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John Mahoney's Free-fire Zone
John Mahoney
John Mahoney
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is editor of the Log Cabin Chronicles.

His previous columns are archived HERE.

Posted 05.09.01
Fool's Hollow, Quebec

JOHN MAHONEY

Quebec's Wired Family Program

Politicians. They never fail to amaze me.

Our separatist Quebec government has just spent $170 million dollars to lure 200,000 families onto the Information Highway.

I wonder if the Pequistes realize that in cyberspace, most of the traffic signs are in English. And wherever did they find the money?

Our separatist provincial government constantly pleads poverty and humiliation, blames Ottawa for all our financial woes, and continues to download more spending responsibilities on the towns.

Yet, their stash was large enough to give each eligible family a $500 subsidy to get wired. That's the discount families received on an approved internet-ready, multi-media computer sold by a dealer registered in the Quebec Wired Family Program.

The government is also subsidizing their Internet Service Provider account to the tune of $200 a year for two years.

The catch is that to bag the subsidy, you had to be eligible to receive the family allowance. Childless taxpayers and taxpayers with adult children didn't qualify for any cyber largesse.

The other requirement was that the operating system had to be in French. That is, unless you specifically requested an English flavour of Windows or Mac OS9 or Linux.

This Wired Families Program was initiated in the Old Pequiste Regime of Lucien Bouchard. Who knows, maybe the ex-premier reckoned Wired Families would be another Winning Condition and he could hold yet another unwanted referendum on secession.

So, how has this worked out?

The cut-off date was March 31st. As the month wore on and the deadline loomed, a mad scramble ensued to get the $500 bounty. By March 26, more than 180,000 Quebec families had become subsidized surfers. Government-approved computer dealers cheered lustily.

The government had high hopes that these newly connected families would soon be enriching their minds from the vast data treasure chests on the World Wide Web.

The family that researches together, stays together, right?

However, anecdotal evidence points to a whole lot of game playing going on, and a whole lot of loud music being downloaded.

One Montreal mother summed up her kids surfing habits this way in the daily Gazette - quote unquote -- They'd be sneaking around the Web, going to sites their friends told them about.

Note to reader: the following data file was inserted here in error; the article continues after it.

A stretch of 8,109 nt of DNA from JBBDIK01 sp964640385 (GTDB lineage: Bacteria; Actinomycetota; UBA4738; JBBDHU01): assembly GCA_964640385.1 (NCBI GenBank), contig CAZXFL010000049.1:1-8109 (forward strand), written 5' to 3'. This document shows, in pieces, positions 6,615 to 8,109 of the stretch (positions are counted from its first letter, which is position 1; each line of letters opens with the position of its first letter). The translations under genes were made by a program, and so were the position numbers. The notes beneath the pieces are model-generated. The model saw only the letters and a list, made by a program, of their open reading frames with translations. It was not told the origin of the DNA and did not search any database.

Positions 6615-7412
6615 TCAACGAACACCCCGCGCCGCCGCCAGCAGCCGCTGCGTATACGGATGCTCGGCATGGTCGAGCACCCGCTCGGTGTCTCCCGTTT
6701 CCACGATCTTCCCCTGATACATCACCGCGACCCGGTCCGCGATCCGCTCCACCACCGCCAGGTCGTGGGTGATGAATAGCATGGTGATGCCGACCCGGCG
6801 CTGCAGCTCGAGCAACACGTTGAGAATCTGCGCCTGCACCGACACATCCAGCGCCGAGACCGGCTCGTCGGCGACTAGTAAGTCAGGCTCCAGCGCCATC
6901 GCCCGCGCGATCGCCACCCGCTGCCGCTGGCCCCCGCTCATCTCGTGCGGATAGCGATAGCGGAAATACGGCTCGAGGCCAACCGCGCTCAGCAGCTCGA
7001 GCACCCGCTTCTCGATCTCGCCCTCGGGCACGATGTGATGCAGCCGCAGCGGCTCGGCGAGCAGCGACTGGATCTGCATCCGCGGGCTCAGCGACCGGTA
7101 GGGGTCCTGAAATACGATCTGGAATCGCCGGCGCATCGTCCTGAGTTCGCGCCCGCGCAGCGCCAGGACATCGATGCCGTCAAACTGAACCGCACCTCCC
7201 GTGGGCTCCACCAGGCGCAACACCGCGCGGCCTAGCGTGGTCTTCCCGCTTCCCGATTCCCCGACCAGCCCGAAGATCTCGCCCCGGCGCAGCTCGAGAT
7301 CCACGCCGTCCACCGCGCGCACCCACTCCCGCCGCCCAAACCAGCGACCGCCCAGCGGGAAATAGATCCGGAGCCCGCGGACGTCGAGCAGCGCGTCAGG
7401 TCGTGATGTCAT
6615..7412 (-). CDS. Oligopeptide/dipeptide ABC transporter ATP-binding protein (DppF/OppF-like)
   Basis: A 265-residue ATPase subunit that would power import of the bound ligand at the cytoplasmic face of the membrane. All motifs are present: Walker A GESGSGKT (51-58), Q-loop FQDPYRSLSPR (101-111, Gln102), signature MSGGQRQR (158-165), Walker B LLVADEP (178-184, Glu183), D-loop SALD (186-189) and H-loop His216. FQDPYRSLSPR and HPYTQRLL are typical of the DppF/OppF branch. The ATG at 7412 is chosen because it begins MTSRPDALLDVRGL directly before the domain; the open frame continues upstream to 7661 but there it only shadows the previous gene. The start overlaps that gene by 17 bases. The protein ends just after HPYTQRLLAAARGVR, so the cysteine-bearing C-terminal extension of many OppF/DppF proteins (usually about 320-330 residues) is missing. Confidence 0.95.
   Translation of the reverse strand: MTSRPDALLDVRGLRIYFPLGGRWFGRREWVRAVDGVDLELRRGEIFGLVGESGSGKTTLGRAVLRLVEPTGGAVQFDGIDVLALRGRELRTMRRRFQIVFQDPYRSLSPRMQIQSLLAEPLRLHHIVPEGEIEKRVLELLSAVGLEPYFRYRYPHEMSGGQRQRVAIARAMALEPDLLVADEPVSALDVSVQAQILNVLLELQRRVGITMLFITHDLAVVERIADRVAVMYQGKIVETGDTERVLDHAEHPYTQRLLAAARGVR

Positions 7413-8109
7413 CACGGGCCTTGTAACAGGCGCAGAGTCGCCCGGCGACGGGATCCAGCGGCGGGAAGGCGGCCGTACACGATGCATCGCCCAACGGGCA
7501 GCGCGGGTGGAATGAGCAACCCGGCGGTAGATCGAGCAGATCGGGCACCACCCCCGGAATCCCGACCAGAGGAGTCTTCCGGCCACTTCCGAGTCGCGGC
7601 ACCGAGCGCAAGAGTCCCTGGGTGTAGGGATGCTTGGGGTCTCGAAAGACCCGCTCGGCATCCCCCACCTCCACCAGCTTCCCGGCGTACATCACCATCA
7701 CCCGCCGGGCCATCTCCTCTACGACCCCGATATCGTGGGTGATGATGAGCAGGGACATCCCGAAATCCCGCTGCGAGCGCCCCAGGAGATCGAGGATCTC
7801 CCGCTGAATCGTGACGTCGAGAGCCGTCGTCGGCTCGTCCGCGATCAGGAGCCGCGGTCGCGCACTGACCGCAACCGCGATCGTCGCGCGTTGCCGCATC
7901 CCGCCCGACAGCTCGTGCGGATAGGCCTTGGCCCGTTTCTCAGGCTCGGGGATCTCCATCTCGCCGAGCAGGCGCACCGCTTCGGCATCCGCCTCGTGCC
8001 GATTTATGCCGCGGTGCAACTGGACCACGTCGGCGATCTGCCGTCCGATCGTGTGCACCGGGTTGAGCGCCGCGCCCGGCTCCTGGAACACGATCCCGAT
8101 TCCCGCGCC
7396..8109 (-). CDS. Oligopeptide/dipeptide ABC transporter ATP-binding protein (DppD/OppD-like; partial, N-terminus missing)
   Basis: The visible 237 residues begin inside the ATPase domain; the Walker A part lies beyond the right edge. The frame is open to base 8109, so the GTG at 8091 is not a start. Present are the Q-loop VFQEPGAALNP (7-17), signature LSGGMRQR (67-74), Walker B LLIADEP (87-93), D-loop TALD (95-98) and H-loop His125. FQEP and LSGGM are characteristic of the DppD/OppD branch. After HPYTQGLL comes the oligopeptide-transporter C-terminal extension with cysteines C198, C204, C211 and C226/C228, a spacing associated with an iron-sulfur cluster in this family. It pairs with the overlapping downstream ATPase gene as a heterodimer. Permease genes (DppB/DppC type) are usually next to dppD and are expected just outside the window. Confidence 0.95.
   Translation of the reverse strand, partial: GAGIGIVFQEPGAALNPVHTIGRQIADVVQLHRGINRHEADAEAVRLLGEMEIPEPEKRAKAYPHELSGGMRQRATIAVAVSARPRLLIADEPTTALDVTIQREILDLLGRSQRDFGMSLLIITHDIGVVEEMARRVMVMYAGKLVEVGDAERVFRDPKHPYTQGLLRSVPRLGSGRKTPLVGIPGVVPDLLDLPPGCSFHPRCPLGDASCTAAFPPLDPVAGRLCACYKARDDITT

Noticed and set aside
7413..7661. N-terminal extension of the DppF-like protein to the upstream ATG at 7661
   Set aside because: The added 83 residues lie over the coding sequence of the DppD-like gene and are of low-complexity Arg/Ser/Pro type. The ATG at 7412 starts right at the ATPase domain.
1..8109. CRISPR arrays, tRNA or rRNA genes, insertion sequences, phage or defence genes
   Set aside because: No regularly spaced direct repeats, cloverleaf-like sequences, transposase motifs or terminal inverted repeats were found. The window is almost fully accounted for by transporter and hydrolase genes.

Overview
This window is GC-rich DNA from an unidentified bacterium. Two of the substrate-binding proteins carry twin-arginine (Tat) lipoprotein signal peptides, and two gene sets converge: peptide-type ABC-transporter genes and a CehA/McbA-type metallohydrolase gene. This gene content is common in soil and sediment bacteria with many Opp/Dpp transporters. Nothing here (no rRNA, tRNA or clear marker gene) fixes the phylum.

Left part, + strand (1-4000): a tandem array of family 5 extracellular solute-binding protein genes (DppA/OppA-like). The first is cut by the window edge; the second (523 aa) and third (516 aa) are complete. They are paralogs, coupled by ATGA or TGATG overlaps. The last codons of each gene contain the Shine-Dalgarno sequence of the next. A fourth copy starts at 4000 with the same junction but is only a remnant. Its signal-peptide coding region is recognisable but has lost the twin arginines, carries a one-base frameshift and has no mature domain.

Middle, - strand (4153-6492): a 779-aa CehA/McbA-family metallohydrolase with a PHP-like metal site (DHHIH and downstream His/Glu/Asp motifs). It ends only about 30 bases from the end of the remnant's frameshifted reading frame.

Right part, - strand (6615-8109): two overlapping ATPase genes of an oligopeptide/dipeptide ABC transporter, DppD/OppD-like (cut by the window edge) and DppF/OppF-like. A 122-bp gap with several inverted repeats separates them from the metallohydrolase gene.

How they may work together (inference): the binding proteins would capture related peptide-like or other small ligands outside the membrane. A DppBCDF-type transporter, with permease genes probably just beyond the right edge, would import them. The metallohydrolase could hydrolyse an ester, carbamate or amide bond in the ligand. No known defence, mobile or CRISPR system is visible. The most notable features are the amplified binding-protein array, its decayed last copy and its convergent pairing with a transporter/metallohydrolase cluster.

Another new computer mom said her 13-year-old music loving teenager had become addicted..."I'm constantly telling her to quit and get off."

Oh, come on, if you're a kid what kind of a website are you going to want to visit: William Shakespeare or Britney Spears?

But I can't help but wonder if the PQ government, with its beloved language law and heavy handed bureaucratic tongue troopers, really thought this program through.

The World Wide Web is still dominated by English language web sites.

It occurs to me that our language-obsessed government is carelessly placing its French-speaking citizens in harm's way.

Look here - they're being exposed to even more English. Banner ads! News reports! Fiction! Poetry! Recipes! Streaming rants like this!

Good grief, exposure to all that English may prove to be a shortcut to bilingualism.

Perhaps the PQ government will decree that those who received subsidies will have to visit twice as many French-language sites. Or remain twice as long per page. Or install government-approved software that will automatically shrink all web pages in languages-not-French to half-screen.

Or, maybe they have secret plans to download French-only Net Nannies that will black out any site not in the official language of la belle province and substitute an animated pop-up window that warns: "touche pas!"

Meanwhile, in lovely old Quebec, we suffer a shortage of doctors and nurses and hospital beds. Sick people are warehoused in hospital hallways. Surgical patients wait for relief. And wait. And wait. Our kids don't have enough school library books.

It's now easier and safer to get on the information highway than our local roads. They're pitted with potholes and some have sinkholes that can swallow a car.

Personally, I believe getting wired is a good thing.

And perhaps this government does have its high tech heart in the right place. But, for my money, its priorities are seriously skewed.

The $170 million bucks they lavished on family computers could have hired a lot of nurses, bought a lot of books, patched a lot of cracks.

I reckon you don't have to be crazy to live in la belle province -- but it helps.

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